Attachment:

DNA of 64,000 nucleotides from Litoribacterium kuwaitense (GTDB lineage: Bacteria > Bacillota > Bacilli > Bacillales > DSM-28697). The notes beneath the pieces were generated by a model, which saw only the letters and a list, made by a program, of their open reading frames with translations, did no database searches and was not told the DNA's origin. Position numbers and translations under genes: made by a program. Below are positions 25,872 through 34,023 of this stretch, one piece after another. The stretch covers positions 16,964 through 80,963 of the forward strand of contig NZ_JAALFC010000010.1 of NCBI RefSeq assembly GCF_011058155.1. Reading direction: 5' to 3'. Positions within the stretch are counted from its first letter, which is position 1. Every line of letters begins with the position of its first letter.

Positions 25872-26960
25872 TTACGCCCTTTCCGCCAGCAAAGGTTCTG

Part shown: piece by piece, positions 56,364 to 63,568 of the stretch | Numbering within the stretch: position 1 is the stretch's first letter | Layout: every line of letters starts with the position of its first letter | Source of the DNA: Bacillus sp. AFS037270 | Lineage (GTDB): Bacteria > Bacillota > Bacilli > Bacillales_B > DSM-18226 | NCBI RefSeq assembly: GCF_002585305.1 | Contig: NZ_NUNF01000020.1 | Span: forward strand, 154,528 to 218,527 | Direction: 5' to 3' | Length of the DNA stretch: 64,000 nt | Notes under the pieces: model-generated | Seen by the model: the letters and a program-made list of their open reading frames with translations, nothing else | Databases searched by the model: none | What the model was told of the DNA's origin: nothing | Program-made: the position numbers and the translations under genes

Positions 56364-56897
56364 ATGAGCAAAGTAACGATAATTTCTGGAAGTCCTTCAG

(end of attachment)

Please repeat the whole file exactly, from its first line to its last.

DNA of 64,000 nucleotides from Litoribacterium kuwaitense (GTDB lineage: Bacteria > Bacillota > Bacilli > Bacillales > DSM-28697). The notes beneath the pieces were generated by a model, which saw only the letters and a list, made by a program, of their open reading frames with translations, did no database searches and was not told the DNA's origin. Position numbers and translations under genes: made by a program. Below are positions 25,872 through 34,023 of this stretch, one piece after another. The stretch covers positions 16,964 through 80,963 of the forward strand of contig NZ_JAALFC010000010.1 of NCBI RefSeq assembly GCF_011058155.1. Reading direction: 5' to 3'. Positions within the stretch are counted from its first letter, which is position 1. Every line of letters begins with the position of its first letter.

Positions 25872-26960
25872 TTACGCCCTTTCCGCCAGCAAAGGTTCTG

Part shown: piece by piece, positions 56,364 to 63,568 of the stretch | Numbering within the stretch: position 1 is the stretch's first letter | Layout: every line of letters starts with the position of its first letter | Source of the DNA: Bacillus sp. AFS037270 | Lineage (GTDB): Bacteria > Bacillota > Bacilli > Bacillales_B > DSM-18226 | NCBI RefSeq assembly: GCF_002585305.1 | Contig: NZ_NUNF01000020.1 | Span: forward strand, 154,528 to 218,527 | Direction: 5' to 3' | Length of the DNA stretch: 64,000 nt | Notes under the pieces: model-generated | Seen by the model: the letters and a program-made list of their open reading frames with translations, nothing else | Databases searched by the model: none | What the model was told of the DNA's origin: nothing | Program-made: the position numbers and the translations under genes

Positions 56364-56897
56364 ATGAGCAAAGTAACGATAATTTCTGGAAGTCCTTCAG